Mediation turns negative energy (invested in conflict) into positive energy (invested in reaching an agreement).
Conflicts between colleagues lead to a productivity loss of 20 to 30 per cent.
Mediation gives so much more than legal redress, it provides general peace of mind.
"If people were to ask more questions, rather than trying to draw their own conclusions, there would be less conflicts."
Silke Buss, PhD
Conflict Mediator
Consultant/ Coach in Communications
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Mediation

Resolving a conflict via Mediation

Why?
Because we all stand to gain. Because we’re preparing for a future in peace.

Avoiding frank discussions, silencing criticism, swallowing a bitter pill and second guessing instead of asking questions all lead to dissatisfaction, negative thoughts and hurt feelings. There you have all the ingredients to start a conflict. So what can be done about it?
Instead of trying to talk about things, many people tend to run away from a frank discussion. Instead of clearing the air, they allow the atmosphere to get heavier and the conflict starts gaining momentum: There’s increasingly more distance, discomfort, and negative feelings increase. Everything that the other person does, everything that the other person says is interpreted as a hostile act against us.
Is that what’s really going on? No, it isn’t. One of the main characteristics of a conflict is the inability to interpret the way a person acts and communicates in a realistic way. We can no longer see their positive motivation.
However, a positive motivation forms the basis of any act and communication because its goal is to satisfy the basic needs that each person has in individual proportions: 1) to feel secure 2) to feel important, to achieve recognition and results, 3) to feel and experience new things and 4) to feel a sense of belonging.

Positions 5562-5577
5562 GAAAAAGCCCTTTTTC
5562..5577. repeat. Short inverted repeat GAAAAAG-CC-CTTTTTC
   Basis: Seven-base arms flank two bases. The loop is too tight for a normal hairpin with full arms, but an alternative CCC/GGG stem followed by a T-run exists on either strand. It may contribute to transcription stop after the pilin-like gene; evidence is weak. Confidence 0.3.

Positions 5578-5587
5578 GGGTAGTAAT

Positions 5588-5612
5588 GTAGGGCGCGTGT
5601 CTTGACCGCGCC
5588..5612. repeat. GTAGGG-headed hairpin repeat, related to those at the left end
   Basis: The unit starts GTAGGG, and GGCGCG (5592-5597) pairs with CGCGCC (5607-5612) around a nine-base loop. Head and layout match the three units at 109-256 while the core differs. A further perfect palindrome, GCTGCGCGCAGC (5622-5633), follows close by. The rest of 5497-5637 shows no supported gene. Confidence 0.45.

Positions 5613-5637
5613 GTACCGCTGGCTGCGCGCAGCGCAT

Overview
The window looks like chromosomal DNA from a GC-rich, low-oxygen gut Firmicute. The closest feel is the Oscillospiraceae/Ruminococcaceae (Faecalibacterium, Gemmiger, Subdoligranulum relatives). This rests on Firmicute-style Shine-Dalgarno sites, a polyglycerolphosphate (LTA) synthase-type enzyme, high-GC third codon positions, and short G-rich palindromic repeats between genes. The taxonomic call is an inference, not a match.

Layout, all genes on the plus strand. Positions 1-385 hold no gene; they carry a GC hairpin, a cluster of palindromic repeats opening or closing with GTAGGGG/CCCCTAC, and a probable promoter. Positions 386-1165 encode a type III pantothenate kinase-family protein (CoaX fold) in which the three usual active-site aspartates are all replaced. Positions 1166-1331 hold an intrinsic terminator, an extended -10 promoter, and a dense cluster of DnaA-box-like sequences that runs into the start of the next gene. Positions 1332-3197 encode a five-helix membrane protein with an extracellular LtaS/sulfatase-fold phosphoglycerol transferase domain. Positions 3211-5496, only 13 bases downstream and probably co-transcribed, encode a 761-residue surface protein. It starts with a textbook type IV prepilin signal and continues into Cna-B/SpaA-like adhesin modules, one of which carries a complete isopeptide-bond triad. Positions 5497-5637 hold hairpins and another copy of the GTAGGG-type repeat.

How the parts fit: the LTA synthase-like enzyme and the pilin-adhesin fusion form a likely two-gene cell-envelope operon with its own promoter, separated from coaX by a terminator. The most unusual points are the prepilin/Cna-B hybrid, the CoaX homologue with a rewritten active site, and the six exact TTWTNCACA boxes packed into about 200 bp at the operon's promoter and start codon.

The Mediator

Silke Buss, PhD
Silke Buss is a Conflict Mediator recognised by the Portuguese Ministry of Justice. The German-Portuguese communications consultant was approved by the General-Directorate of Justice Policy (DGPJ) in 2018 through an exam on Mediation based on Portuguese law. Silke Buss acquired her skills on a four-term course (12 months) at the University of Darmstadt (Germany) in 2014/2015.
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FAQ

Frequent questions about Mediation

It is a method of conflict resolution practised worldwide. In Portugal it is regulated by the Mediation Law. Participation is voluntary and can be cancelled at any time. The mediator, who is independent and impartial, ensures strict confidentiality and guides the parties through the five phases of Mediation. With question and coaching techniques, she helps the parties find a resolution to their conflict.

To really resolve a conflict, it is not enough to obtain legal redress. Mediation fosters a feeling of overall peace which includes emotional and harmony in the relationship, as well as personal satisfaction for all those involved.